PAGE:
It is extremely unlikely that Westminster will permit another referendum on Scottish independence. The September 2014 referendum was granted to Scotland simply because David Cameron and the British establishment were too arrogant to believe that there was a sincere desire in our country for a break from the United Kingdom. By the start of last September the polls were too close to call, and by the middle of the month a Yes vote was looking to be a distinct possibility. Westminster, after pulling out all the stops to avert disaster, will not soon make that mistake again. London’s complete failure to act fairly towards Scotland has resulted in a landslide for the SNP at the general election, but now, mired in the diseased politics of the Commons, movement on the constitutional question – with a Tory majority in the House – gives every indication of being at an impasse. We should take heart that this is a mere impression, as democratic politics does not long tolerate stagnation. Something has to give. What we must consider then is the evolving road map to Scottish independence – as this is the logical end of all movement from here, even that of Home Rule.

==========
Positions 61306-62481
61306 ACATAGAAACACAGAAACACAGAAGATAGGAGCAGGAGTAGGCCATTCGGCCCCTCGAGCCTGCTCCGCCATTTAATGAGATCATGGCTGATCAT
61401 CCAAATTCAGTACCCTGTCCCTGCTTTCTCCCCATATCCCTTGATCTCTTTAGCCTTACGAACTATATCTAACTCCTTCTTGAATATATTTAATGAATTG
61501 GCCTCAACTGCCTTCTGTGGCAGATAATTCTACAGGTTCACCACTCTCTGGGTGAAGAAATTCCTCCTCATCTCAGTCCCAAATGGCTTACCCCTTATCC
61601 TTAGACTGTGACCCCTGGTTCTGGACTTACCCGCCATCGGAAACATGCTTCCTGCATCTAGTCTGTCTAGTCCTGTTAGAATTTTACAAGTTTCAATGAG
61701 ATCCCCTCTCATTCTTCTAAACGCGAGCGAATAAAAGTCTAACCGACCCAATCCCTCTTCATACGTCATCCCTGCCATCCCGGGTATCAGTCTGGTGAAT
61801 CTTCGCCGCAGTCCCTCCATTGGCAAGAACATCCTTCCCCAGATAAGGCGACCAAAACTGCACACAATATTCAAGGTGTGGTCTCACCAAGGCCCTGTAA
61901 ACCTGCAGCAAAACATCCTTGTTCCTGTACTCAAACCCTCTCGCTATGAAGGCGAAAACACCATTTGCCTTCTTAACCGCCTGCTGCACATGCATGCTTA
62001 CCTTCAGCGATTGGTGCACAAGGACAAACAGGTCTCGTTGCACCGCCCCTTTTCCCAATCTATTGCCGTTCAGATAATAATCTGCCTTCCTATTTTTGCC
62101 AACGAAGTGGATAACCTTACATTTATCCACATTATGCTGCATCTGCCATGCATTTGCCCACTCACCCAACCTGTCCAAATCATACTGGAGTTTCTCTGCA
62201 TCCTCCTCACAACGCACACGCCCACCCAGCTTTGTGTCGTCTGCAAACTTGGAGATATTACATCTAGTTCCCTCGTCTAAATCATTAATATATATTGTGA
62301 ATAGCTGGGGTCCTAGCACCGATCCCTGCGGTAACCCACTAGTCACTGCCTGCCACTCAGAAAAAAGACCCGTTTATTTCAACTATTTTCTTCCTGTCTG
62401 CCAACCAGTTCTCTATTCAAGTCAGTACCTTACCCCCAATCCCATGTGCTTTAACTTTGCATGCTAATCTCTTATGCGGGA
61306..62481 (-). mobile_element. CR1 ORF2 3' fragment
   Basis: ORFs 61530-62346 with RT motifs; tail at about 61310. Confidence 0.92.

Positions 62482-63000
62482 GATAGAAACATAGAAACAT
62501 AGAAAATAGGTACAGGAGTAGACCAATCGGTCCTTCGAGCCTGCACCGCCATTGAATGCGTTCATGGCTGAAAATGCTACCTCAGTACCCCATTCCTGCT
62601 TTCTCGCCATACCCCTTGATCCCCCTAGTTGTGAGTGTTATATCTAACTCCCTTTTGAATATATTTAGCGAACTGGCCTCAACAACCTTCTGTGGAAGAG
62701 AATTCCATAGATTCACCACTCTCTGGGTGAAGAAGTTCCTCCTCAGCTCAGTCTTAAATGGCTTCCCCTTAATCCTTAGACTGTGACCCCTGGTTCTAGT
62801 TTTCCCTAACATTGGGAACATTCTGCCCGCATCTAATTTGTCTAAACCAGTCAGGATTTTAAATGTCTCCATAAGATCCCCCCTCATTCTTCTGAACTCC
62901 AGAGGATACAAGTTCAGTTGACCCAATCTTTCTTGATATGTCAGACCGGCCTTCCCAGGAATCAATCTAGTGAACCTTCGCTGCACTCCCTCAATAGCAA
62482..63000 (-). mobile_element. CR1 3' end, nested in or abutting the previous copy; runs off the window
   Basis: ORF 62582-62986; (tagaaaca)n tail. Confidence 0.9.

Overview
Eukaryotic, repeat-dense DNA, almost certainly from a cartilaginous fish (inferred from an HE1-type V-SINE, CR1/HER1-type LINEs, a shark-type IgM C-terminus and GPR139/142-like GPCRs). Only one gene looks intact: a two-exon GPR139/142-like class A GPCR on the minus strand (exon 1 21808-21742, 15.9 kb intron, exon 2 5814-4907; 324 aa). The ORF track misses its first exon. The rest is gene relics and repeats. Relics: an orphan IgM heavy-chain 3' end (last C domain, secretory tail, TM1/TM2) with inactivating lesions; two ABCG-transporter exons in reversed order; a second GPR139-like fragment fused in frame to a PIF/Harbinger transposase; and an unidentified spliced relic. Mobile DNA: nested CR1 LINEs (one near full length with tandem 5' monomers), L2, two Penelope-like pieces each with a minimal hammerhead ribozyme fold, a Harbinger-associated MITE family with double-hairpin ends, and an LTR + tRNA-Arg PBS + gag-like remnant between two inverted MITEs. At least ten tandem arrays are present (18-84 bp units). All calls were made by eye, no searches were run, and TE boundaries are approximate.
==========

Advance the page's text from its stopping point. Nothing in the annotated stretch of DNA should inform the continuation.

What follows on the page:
Our road map is, however, more complicated than the London Underground – perhaps a fitting metaphor considering London’s desire to bury our national aspiration. Sturgeon and Salmond are quite right in their assertion that the Scottish government, mandated by the will of the people of Scotland, can call another referendum when it so determines. The problem with this is that it will lack the legality of that held in September. If anything it will be a straw poll like that of Catalonia presently being ignored by Madrid. It should be clear that now is not the time for hasty action as the future of Scotland is quite actually hanging in the balance. Division in the independence movement has the power to set us back decades, and, as evidenced in Westminster’s continual stalling, division does seem to hope of the British government. As we have taken the scenic route to independence we have to be prepared to seek pro-independence unity in Scotland at all costs, and this may be the testing of a great many folk. Certainly, as we chart out this new course, we have to make reflection and patience the watchwords of our movement. Soon the barriers will be lifted, and what we want is to make sure that all the traffic lights are in our favour.